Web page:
The Doors: the story of Strange Days and the madness of Jim Morrison

Through the looking glass: The Doors in 1967 (Image: © Mark and Colleen Hayward \/ Getty Images)
Through the looking glass: The Doors in 1967 (Image: © Mark and Colleen Hayward \/ Getty Images)

New York City, April 1967, Ondine Discotheque on 59th Street. Standing at the bar throwing back double shots of vodka and orange is Jim Morrison, 23-year-old singer of rising stars The Doors, who are halfway into their third residency at the club. In his new black leather suit, his tea-coloured hair falling in angelic ringlets about his face, Morrison looks exactly as he’s remembered now, 45 years later: the iconic rock god in mock crucifixion pose, nailed to the cross of his own imperturbable beauty.

Looking on is pop artist and underground film-maker, Andy Warhol, who has been obsessively in thrall to Morrison since he first clapped eyes on him some months before. Warhol wants Morrison to appear in one of his films, naked and surrounded by Warhol’s Factory ‘girls’, some of whom are not girls at all, nor even good facsimiles; some of whom, like Nico, are so ball-achingly beautiful Morrison will soon begin a brief, hopelessly doomed affair with her.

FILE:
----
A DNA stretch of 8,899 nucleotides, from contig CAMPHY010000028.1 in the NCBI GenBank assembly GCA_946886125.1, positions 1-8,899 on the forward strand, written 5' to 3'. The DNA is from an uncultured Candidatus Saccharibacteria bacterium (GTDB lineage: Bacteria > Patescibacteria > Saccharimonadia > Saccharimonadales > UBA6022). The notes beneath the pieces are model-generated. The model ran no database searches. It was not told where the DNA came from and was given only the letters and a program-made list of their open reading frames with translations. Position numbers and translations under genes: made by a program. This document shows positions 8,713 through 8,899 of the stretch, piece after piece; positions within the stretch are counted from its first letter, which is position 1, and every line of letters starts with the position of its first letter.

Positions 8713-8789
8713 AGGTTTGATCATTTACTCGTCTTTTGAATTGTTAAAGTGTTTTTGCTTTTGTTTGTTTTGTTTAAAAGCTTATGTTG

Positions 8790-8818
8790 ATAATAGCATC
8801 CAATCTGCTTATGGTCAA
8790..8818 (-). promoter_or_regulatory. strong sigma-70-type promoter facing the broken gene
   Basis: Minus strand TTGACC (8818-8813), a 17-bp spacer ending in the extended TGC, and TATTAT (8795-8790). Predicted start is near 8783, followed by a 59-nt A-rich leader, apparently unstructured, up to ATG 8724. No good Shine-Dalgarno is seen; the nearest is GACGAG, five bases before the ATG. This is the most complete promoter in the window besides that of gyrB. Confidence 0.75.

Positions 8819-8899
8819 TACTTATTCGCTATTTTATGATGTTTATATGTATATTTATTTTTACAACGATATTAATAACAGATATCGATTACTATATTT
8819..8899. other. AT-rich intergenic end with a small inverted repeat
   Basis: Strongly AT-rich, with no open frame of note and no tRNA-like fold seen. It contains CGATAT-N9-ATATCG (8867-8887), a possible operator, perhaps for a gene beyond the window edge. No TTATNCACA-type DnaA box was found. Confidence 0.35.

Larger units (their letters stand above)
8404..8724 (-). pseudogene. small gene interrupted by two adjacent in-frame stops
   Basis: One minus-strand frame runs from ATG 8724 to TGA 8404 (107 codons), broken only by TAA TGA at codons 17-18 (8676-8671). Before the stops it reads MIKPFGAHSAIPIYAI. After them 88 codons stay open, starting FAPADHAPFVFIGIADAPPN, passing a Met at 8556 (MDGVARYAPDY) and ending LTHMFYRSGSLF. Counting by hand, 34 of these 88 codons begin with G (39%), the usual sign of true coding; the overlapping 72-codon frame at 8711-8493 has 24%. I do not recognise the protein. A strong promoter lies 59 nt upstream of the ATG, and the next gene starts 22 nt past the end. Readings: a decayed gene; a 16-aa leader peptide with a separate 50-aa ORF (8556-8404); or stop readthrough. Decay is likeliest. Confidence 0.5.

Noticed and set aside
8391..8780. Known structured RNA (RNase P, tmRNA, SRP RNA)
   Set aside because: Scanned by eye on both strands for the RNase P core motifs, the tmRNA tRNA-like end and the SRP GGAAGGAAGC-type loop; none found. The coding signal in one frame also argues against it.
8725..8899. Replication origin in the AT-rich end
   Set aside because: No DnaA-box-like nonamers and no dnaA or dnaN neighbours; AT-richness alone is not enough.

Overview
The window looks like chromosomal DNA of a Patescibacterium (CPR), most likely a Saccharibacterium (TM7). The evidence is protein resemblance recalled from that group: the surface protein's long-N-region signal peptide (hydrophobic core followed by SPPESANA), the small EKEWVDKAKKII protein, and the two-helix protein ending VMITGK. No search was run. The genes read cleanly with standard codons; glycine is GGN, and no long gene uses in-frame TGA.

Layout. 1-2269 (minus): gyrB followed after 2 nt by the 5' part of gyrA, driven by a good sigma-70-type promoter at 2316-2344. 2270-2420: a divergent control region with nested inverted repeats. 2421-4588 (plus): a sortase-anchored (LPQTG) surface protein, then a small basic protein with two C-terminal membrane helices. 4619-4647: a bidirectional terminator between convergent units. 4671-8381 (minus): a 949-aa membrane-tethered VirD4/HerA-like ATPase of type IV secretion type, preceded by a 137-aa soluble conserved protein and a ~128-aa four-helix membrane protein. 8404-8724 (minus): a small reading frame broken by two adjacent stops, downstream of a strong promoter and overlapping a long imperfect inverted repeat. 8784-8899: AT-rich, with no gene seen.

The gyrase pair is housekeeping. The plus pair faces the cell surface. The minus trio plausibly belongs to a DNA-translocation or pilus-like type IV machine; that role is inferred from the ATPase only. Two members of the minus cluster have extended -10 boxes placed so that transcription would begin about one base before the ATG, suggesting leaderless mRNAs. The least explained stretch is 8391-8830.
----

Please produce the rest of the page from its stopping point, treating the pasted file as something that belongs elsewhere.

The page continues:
Warhol, never normally shy about introducing himself to the beautiful and the damned, can’t bring himself to approach Morrison. He’s too scared of what might happen if he interrupts the rock star from the attentions he’s receiving from two equally enthralled female fans, one of whom has the singer’s penis in her mouth while the other unbuttons her cheesecloth blouse so Morrison can drunkenly fondle her breasts.

“Oh gee,” sighs Warhol, his stock response to any situation in which he finds himself reeling. “I guess I’ll talk to Jim later…”

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Retrieved on 16 December 2018 from

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